Posted by on May 11, 2012 in Blog

There seems to be a little controversy over Sasha Baron Cohen’s new film “The Dictator,” due for theatrical release next week. If you haven’t seen the trailer, you should probably start with that (scroll to the bottom).

Arab American comedian Dean Obeidallah wrote a harsh indictment of the movie, calling it “brownface” and rhetorically asked:

What would the reaction be if a white actor in blackface mocked African-American culture? Or if an actor of Arab heritage pitched a movie about the leader of a fictitious Jewish state in which he would portray the Jewish leader and showcase the worst stereotypes of Jews? Is there any chance that film would get the green light from a Hollywood studio?

Blogger Zaid Jilani disagreed (indeed, got into a heated discussion) with Dean, insisting that the movie was stereotyping Arab dictators, not Arabs in general, which he thought was perfectly legitimate. He went on to say that if our community “can’t let something that's hilarious be hilarious we're going to look uptight and unreasonable.” Emily Manna responded to Zaid by saying: “SBC's work doesn't only mock Arab dictators; in the US it perpetuates general Arab stereotypes.”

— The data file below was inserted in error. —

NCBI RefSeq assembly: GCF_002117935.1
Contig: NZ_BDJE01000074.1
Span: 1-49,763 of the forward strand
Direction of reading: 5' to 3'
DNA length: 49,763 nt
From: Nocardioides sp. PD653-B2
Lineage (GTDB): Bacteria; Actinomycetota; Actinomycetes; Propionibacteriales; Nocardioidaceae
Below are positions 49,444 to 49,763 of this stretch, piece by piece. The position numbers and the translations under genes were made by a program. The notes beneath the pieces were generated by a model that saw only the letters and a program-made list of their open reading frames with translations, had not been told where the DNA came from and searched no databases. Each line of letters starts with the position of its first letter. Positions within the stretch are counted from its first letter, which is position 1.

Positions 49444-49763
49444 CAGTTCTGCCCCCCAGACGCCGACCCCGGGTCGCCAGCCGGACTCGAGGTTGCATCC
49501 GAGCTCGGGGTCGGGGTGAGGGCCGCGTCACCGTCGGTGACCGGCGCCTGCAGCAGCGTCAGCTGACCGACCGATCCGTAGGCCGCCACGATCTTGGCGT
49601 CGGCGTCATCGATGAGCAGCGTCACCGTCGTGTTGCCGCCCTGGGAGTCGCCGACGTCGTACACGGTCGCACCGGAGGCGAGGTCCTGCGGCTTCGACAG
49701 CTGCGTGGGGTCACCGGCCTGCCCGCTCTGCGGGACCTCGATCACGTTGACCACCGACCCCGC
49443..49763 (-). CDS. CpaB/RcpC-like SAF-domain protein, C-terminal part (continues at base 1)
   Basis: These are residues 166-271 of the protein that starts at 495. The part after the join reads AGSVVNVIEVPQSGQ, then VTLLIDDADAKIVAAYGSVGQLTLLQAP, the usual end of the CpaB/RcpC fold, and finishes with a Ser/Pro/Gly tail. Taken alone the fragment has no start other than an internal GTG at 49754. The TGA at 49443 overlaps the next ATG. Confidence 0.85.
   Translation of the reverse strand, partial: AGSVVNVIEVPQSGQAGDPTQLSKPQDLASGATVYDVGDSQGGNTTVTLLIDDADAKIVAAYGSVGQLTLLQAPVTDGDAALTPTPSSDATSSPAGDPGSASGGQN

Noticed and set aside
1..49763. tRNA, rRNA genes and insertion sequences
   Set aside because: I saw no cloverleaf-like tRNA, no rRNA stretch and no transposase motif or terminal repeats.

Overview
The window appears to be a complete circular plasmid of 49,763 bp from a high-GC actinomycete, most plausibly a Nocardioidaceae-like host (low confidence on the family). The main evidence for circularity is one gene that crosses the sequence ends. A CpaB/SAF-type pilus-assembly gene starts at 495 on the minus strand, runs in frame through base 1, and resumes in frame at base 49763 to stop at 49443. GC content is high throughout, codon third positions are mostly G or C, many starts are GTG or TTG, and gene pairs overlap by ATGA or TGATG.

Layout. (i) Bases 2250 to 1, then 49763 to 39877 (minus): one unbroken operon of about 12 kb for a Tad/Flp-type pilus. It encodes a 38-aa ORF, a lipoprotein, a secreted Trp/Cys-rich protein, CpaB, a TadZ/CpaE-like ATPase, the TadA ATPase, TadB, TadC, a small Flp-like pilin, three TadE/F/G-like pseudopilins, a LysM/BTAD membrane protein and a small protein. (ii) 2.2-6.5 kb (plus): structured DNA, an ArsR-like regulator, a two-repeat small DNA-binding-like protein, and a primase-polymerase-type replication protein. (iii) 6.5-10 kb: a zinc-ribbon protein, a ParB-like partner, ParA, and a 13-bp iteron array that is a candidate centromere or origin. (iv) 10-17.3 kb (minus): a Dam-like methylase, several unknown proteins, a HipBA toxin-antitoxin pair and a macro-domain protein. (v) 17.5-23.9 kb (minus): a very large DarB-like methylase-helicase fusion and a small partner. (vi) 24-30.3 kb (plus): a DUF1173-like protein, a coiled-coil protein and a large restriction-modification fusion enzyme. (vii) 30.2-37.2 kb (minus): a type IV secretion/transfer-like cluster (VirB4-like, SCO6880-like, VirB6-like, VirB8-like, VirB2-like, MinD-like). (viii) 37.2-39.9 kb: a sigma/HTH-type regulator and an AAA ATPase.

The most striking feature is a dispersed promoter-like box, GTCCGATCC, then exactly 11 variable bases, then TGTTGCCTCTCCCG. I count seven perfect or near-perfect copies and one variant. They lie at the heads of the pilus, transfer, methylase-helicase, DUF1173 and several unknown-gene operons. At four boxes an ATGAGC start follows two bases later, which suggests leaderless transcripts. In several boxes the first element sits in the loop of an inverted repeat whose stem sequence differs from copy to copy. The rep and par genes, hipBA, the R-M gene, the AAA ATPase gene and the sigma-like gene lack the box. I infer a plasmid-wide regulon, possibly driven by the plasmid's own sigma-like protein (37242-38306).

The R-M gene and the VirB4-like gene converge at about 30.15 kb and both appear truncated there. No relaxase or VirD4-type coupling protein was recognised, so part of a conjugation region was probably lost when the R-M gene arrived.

I can kind of see both points. On the one hand, Obeidallah and Manna are absolutely correct: the movie (and Sasha Baron Cohen’s earlier work, for that matter) does contain crude stereotypes, and it is also true that there is a double standard at work which would have excluded other (but not all) non-Arab stereotypes from being the topic of humor in a major Hollywood movie. On the other hand, subtle racism and sexism are rampant in pop culture, and comedy is an area where the boundaries of appropriateness tend to be more flexible. For those reasons, I can’t get too worked up over the slightly offensive humor in this film. I think the racism and double standards are definitely worth noting, but the movie isn’t worth waging a campaign against, and I frankly wouldn’t hold it against anyone who wanted to ignore the inappropriate parts and just watch it to enjoy the humor. What do you think?

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